This paper examines the conditions on which Romans could acquire land in Italy and in the provinces during the Middle and Late Republic, arguing that while several Roman institutions and practices persistently made new land available to Romans, their legal construction also made sure that these economic benefits could not be translated into political capital in Rome. After all, imperial expansion not only spelt changes for the conquered, but also those conquering - changes that, as my argument shows, were heavily mediated and contested. This paper thus moves beyond existing paradigms concerning such changes, which has focused on consumption habits in the imperial center (Wallace-Hadrill 2008: 315-440; Morley 2010: 70-101). More particularly, the paper argues that Roman conquest potentially threatened the position of the very elites that orchestrated this conquest as it made ever more resources available to Roman citizens, who might thus hope to join their ranks. This insight provides the basis for reinterpreting a wide range of Roman institutions as various means by which the social group that made up Rome’s political elite tried to defend its position within the Roman polity against this threat - a defence that came increasingly under pressure in the Late Republic.
Starting in the fourth century BC, the senators devising Roman colonies (Bradley 2014: 65-6) confronted potential Roman colonists with a tough choice: to retain the citizenship and receive a two-iugera lot in a citizen colony, or to accept Latin rights in return for larger plots of land (Salmon 1969: 72). Similarly, the creation of ager publicus, which accompanied Roman conquest throughout Italy, did not give Romans land that impacted their political rights (Roselaar 2010: 31-64; RS 2, ll. 8-10). While viritane assignments could give Roman citizens between two and ten iugera of land that they could declare in the census, such assignments repeatedly produced senatorial opposition, as was the case most notoriously in relation to Flaminius’ proposal concerning ager Gallicus in 232 BC (Roselaar 2010: 56-57). This opposition only confirms what the aforementioned practices have suggested - that Rome’s political elite, just as it was being reconstituted through the Struggle of the Orders, also made sure that Rome’s military success did not result in a situation where ever more people could aspire to join them. The doctrine that the substantial estates that Romans owned in the provinces (Tran 2014: 112) could not be declared in the census, which fits so well within this pattern, is only attested in the first century BC (Cic. Flac. 80; Bleicken 1974: 374), but there is no reason to suppose that it did not originate in the second or even the third century BC. In the Middle Republic, then, many Romans undoubtedly acquired more land, but their political power remained unchanged.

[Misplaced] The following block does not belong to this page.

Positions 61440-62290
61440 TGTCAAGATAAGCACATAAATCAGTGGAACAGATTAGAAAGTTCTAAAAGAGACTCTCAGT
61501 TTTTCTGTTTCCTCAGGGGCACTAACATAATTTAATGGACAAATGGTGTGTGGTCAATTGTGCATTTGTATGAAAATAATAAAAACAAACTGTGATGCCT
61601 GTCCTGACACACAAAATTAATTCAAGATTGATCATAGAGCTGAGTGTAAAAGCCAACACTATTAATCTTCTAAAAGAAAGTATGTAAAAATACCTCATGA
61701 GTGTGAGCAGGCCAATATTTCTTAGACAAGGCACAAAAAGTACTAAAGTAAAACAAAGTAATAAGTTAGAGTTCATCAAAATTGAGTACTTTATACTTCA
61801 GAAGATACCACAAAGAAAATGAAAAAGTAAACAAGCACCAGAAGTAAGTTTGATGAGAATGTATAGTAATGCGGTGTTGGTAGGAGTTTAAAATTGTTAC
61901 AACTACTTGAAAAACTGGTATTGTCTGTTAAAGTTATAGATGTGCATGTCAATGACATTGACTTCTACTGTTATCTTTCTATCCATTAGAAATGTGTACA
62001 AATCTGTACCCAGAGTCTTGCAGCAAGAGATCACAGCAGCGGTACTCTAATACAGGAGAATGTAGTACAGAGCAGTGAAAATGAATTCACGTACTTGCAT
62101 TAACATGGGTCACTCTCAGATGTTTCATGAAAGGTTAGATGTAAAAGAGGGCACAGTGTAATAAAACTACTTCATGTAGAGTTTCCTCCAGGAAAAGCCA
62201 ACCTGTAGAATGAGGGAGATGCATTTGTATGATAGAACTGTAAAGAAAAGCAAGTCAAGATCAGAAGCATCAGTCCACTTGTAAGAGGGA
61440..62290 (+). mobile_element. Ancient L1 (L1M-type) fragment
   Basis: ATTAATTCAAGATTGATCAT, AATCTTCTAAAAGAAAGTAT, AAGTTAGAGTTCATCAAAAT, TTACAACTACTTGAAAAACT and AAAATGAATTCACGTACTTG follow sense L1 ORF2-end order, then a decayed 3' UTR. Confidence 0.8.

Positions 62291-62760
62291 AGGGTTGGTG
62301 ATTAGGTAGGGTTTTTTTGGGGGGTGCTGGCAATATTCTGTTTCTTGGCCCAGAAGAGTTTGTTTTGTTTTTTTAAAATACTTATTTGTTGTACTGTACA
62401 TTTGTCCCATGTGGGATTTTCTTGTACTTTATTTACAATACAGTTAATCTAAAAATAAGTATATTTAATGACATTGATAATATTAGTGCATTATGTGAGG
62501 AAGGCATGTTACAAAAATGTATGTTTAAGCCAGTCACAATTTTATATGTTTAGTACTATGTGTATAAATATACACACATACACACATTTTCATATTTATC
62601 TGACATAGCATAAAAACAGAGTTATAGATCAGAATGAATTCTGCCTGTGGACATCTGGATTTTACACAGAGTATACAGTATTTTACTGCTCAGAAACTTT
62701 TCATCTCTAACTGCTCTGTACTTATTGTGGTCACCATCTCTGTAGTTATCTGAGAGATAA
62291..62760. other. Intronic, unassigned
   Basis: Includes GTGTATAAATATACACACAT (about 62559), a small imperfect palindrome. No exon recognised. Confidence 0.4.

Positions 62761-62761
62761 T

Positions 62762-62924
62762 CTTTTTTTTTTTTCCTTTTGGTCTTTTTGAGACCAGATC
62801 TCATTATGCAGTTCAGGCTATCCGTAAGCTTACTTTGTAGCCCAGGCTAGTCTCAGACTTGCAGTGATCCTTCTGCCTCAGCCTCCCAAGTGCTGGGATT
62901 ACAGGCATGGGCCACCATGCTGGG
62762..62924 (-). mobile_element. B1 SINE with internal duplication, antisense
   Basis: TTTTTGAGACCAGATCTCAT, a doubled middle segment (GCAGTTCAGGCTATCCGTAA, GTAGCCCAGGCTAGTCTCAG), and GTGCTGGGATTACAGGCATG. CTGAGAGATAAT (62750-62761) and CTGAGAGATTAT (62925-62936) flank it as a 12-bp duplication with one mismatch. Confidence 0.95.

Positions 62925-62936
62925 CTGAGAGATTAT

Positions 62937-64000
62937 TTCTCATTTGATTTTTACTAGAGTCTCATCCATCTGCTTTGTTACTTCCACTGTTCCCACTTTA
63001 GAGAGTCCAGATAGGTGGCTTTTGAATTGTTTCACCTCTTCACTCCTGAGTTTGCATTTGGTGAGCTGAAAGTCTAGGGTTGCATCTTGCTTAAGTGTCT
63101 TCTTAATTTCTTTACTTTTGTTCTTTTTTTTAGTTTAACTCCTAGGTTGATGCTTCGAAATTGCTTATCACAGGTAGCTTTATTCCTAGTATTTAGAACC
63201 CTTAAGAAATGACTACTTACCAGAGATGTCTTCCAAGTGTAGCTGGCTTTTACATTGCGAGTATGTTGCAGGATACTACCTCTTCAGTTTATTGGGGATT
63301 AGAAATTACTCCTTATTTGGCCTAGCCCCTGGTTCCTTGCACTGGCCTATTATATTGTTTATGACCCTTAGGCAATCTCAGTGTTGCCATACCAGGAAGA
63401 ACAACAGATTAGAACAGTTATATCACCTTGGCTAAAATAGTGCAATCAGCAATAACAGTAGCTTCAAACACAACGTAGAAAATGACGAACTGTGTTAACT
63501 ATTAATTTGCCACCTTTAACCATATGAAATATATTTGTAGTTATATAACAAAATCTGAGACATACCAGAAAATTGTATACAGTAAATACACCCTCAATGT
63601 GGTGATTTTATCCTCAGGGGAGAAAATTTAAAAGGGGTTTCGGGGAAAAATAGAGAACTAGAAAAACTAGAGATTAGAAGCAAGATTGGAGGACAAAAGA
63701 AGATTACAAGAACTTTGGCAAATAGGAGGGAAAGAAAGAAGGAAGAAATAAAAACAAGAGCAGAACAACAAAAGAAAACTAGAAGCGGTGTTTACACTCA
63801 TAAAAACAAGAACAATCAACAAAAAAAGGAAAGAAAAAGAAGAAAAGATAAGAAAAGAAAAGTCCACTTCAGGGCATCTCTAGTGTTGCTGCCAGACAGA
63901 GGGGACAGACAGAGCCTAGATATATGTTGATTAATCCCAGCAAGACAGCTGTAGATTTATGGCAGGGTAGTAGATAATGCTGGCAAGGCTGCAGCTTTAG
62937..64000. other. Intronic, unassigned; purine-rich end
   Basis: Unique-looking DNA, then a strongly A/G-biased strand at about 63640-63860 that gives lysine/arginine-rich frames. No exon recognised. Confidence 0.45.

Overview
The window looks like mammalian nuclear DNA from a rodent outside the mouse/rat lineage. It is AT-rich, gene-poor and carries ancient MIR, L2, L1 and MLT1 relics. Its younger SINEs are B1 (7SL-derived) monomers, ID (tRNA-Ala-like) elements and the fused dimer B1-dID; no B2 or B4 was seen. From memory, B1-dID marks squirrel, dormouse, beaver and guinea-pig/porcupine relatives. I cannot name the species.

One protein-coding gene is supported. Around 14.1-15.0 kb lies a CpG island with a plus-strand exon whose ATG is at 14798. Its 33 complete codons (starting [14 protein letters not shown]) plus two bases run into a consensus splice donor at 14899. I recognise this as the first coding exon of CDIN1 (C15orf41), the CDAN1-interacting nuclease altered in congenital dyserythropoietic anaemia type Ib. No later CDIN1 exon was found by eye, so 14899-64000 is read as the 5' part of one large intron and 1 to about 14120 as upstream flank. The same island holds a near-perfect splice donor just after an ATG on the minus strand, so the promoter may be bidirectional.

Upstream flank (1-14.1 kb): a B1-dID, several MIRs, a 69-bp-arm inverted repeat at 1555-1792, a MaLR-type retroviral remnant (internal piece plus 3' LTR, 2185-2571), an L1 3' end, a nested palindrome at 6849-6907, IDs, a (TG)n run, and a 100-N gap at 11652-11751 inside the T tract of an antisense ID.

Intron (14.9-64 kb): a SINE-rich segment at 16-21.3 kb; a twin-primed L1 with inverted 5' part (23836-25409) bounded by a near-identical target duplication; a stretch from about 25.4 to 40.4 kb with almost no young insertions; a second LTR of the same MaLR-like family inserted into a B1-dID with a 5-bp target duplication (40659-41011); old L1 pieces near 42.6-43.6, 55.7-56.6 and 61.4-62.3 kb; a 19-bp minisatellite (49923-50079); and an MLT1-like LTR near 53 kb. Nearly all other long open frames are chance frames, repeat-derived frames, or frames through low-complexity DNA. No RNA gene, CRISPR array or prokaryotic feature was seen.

Various aspects of this system gave way under different pressures in the second and first centuries BC: in the 180s BC bigger citizen colonies with larger allotments were founded. The agrarian law of 111 BC privatized much of the remaining ager publicus in Italy, while after the Social War the Italians were admitted to the citizenship. An underappreciated Augustan reform allowed Romans to declare their provincial estates in the Roman census, thus creating the basis for the world that Pliny inhabited - a world in which an ever-increasing number of provincial senators were seeking to buy property in Italy so as to comply with the law that at least some of their holdings should be located there (Plin. Ep. 6.19).
The anxiety of Rome’s political elite as a social group to retain their position within the Roman polity was a crucial factor in shaping Roman imperial behavior and institutions. As such, it not only connects Roman behavior in Italy and in the provinces, but also uncovers an important element in the political economy of Roman imperialism.
Power and Politics: Approaching Roman Imperialism in the Republic